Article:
Hamilton has emerged one of the hits of the 2015-16 Broadway season, inspired by a biography on the famous forefather Alexander Hamilton by Ron Chernow. While the hip-hop musical features many unique and inventive aspects, real-life stories of inspiring or controversial people being adapted into Broadway musicals is not a new phenomenon — in fact, there have been a handful of bio-musicals that have found success on The Great White Way over the years. Larger-than-life characters with compelling stories are the basis for most musicals, so it stands to reason that the art form would lend itself particularly well to telling the stories of actual people who compel us through their strength and vision, as well as their very human flaws.
What has been true in most of the cases where the stories of people have been adapted for the musical stage is that the final product rarely tells a completely accurate story. For dramatic reasons, narratives have been altered, embellished and shaped to create more exciting stories. In general, most musical biographies have captured the spirit and personalities of the people they bring to life, even when such liberties are taken.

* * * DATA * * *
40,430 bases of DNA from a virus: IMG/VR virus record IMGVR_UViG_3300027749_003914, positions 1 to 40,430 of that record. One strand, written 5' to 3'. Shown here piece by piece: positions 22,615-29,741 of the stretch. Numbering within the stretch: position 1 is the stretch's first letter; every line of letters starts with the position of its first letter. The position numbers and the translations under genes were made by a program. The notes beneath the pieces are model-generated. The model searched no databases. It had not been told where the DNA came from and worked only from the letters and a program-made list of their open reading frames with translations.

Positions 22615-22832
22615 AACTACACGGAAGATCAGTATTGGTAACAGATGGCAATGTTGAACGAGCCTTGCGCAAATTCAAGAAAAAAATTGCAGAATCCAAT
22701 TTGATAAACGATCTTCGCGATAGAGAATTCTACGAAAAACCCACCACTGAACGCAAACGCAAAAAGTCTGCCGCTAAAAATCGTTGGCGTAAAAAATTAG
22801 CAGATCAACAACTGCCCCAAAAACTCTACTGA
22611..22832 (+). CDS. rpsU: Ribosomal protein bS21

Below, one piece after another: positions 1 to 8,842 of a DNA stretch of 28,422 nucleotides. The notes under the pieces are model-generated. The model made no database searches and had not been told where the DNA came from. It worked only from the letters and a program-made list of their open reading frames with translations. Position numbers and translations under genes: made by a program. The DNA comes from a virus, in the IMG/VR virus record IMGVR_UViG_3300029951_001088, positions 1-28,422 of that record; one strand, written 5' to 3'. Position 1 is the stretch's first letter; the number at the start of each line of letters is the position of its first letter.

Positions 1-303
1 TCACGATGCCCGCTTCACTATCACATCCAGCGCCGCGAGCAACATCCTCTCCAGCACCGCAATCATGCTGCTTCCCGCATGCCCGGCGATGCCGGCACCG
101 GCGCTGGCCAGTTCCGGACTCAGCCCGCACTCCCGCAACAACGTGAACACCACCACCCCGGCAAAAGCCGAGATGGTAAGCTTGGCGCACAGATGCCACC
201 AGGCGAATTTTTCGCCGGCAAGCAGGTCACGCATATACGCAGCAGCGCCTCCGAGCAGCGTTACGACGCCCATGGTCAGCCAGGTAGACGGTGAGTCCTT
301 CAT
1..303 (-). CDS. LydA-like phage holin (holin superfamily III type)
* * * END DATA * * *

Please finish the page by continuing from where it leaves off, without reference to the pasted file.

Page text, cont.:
Margaret Landon wrote the novel "Anna and the King of Siam" in 1944, weaving fact with fiction to tell the story of the British schoolteacher Anna Leonowens, who was hired by King Mongkut of Siam (now Thailand) to instruct his children and wives in the ways of Western learning. The novel, which was loosely based on Leanowens's memoirs "The English Governess at the Siamese Court" (1870), would become the basis for the Rodgers and Hammerstein musical The King and I (1951). Though many of the basic facts of Leonowens' memoirs are kept, Landon's novel and the stage musical itself take liberties with how the Siamese king is portrayed. Painted as a barbarian who needs Western civilization to civilize him, as well as inferring a possible romantic interest in Anna, neither was actually the case. Mongkut was known to be a fairly kind ruler, a progressive leader and he had a predominantly respectful, professional relationship with Leonowens. The King and I was banned by the Thai government who considered it insulting and ethnocentric. In the United States, The King and I continues to be a respected and beloved musical, though it only meets the most basic qualifications of a biography due to the dramatic flourishes of fiction throughout.